"What about Michigan?"
Academic fraud at the University of Michigan
ARR: Okay. Let's look at another Div IA school, Michigan. There, during the presidency of Mary Sue Coleman, the Ann Arbor News did a prize-winning investigative series showing that many Michigan football players were being kept eligible by taking "independent studies" with one John Hagen, a psychology professor. The newspaper had a picture of him sitting directly behind the bench at a Michigan home game.
Dr. Emetic: Are you trying to suggest that there's anything wrong with giving sideline seats to professors who enjoy football?
ARR: Not at all. But it did turn out that this professor had taught 294 independent studies in one three-year period. As you know, these are "personal," one-on-one courses with a professor who awards the student 3 credits and decides on a grade. In Hagen's case, 85 per cent of these independent studies, 251, were with athletes.
Dr. Emetic: My goodness. Did Hagen realize that so huge a percentage of his independent study course roster was athletes?
ARR: Actually, he began by trying to deny it. He didn't realize that the reporters had gotten access to the transcripts.
Dr. Emetic: (shocked) But what about student privacy? The Buckley Amendment?
ARR: There was no violation of student privacy. Their source had blanked out student names. The transcripts simply showed the name of the professor and indicated which belonged to a "student athlete."
Dr. Emetic: My goodness.
ARR: Perhaps you see why we're a bit perplexed. Suppose that a Div IA school has "compliant" professors who are willing to launder athletes' grades -- "independent study" courses with no work and a guaranteed "A." Suppose that players pile up a huge number of credits with these professors.
Take Hagen's case, for instance. At least 48 athletes took two or more "independent study" courses with him. Nine had taken three or more. On that year's Michigan football team, 22 players had taken "independent study" courses with Hagen. Most got A's. None received a grade lower than B.
You, Dr. Emetic, keep insisting that Div IA players are real college students. But suppose there's a Michigan player who reads and writes at a 3rd-grade level, and who takes an "independent study" with a compliant faculty member. It involves no outside reading. There are no tests. It requires no written work. The entire "course" consists of one 20-minute conversation with the professor at the beginning of the term. For this, the player gets an B+, plus 3 credits on his transcript.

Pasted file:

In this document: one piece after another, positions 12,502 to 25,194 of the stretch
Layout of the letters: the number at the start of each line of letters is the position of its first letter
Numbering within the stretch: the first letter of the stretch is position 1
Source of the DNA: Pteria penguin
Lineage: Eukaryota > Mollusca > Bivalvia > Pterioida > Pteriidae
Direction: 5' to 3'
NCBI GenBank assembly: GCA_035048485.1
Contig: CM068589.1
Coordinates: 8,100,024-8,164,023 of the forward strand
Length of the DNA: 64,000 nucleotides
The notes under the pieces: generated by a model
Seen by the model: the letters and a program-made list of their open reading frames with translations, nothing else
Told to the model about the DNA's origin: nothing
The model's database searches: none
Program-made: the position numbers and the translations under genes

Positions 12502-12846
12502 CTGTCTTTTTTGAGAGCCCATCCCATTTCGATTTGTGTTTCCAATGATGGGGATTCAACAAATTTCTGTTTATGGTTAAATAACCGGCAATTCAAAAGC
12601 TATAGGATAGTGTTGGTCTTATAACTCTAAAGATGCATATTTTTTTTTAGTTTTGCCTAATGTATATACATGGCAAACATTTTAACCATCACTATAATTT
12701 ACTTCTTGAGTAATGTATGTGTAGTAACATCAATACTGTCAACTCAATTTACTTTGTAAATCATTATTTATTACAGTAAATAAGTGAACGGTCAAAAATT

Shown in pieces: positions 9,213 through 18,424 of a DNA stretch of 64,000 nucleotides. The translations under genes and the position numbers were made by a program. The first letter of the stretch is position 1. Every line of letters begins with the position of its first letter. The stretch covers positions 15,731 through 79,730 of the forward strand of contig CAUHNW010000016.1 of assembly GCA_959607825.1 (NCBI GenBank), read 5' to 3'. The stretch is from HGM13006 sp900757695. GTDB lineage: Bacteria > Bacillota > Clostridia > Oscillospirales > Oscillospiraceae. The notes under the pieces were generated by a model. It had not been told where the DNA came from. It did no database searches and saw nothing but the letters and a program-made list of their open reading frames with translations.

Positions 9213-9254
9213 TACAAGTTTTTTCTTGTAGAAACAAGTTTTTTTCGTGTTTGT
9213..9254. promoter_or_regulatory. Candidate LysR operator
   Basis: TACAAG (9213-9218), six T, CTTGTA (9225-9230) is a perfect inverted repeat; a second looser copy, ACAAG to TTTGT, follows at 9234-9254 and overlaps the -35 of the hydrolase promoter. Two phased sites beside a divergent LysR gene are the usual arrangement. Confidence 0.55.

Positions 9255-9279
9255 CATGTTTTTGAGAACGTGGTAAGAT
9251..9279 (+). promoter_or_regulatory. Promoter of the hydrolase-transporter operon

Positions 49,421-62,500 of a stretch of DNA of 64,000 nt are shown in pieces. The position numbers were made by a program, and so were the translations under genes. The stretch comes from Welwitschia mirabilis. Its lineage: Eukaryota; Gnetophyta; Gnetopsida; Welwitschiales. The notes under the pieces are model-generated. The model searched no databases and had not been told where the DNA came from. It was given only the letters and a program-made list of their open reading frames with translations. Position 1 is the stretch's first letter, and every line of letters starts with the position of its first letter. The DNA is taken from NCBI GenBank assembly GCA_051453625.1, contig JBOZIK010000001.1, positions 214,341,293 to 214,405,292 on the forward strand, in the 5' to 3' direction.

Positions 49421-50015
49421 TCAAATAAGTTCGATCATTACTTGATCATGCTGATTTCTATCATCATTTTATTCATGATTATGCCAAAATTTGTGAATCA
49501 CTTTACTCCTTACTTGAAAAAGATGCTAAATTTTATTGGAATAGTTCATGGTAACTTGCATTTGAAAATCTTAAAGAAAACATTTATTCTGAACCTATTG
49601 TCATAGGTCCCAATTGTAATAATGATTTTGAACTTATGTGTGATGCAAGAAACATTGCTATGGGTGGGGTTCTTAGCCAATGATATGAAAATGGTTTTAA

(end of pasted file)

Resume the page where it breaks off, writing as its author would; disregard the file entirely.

Doesn't this explain why so many skeptics say the APR is an empty public relations ploy?
Dr. Emetic: I keep trying to tell you, it's a procedure. The NCAA doesn't care whether or not the athlete is answering questions about a 3-point goal or taking some fake course with a professor who wants to suck up to football players. It's progress. We measure progress.
ARR: Just bear with us, Dr. Emetic. We know this is frustrating, but you've got to realize that there are people out there in America who might be taking this "APR" business seriously. The schools who get high APR rankings trumpet them to the skies. People might get misled. Just bear with us. You're doing a public service here.
Dr. Emetic: (somewhat mollified) All right. But I don't like it.
ARR: Dr. Emetic, in the Ann Arbor News series, it also turned out that a large number of athletes were piling up credits by taking classes in the Native American language Ojibwe, usually for grades of A or B.
Dr. Emetic: What's wrong with that? You got something against Native Americans?
ARR: To the contrary, Dr. E. We think that in an age of creeping globalization, it's tremendously important that our remaining regional and native languages be studied and preserved.
Dr. Emetic: So what's wrong with football players taking Ojibwe? Isn't that "preserving a native language"?
ARR: The problem, Dr. Emetic, is that these football players didn't learn Ojibwe.
Dr. Emetic: You can't be serious.
ARR: We're serious. One player was taking a "general studies degree" that let him pile up credits by taking lots of film and video courses plus independent study courses with the "football friendly" psychology professor. He also took four courses in Ojibwe. He got two A's, an A-minus, and a B.
Dr. Emetic: Hah! So how do you know he didn't know any Ojibwe?
ARR: Because a News reporter asked him to explain what Ojibwe was.
Dr. Emetic: (warily) You mean, simply to explain that Ojibwe was a Native American language?
Dr. Emetic: (warily) What did he answer?
ARR: The player said "I don't know. I didn't need the language requirement. I just took the class."
Dr. Emetic: I think I know what your question is going to be.
ARR: No doubt. The four Ojibwe courses this player took would, presumably, have earned him 12 academic credits. His grades would have given him an "honors" level performance in those courses.
So: the question. Does the NCAA's APR scheme award this player the same number of points as he would have gotten if, for instance, he'd been an accomplished Latinist taking courses in Virgil or Cicero or Tacitus?
Dr. Emetic: Look, can't you get it through your head that the APR measures PROGRESS and not the CONTENT of an individual's education. How hard is that to understand?
ARR: (gently) Calm down, Dr. E. We mean no harm. There was a point to our last example. Don't you realize that this player who got an A-minus average in four Ojibwe course DIDN'T MAKE ANY PROGRESS IN LEARNING OJIBWE? So how can you pretend that the APR "measures progress"?
Dr. Emetic: (truculently) How do you know the player didn't make progress in Ojibwe?
ARR: (patiently) Because the player said that he didn't even understand what Ojibwe was. Other players, asked to say something in Ojibwe, couldn't come up with a single word or phrase in the language. Yet some of them had taken two or three courses and gotten A's or B's. Do you honestly want to call that "progress"?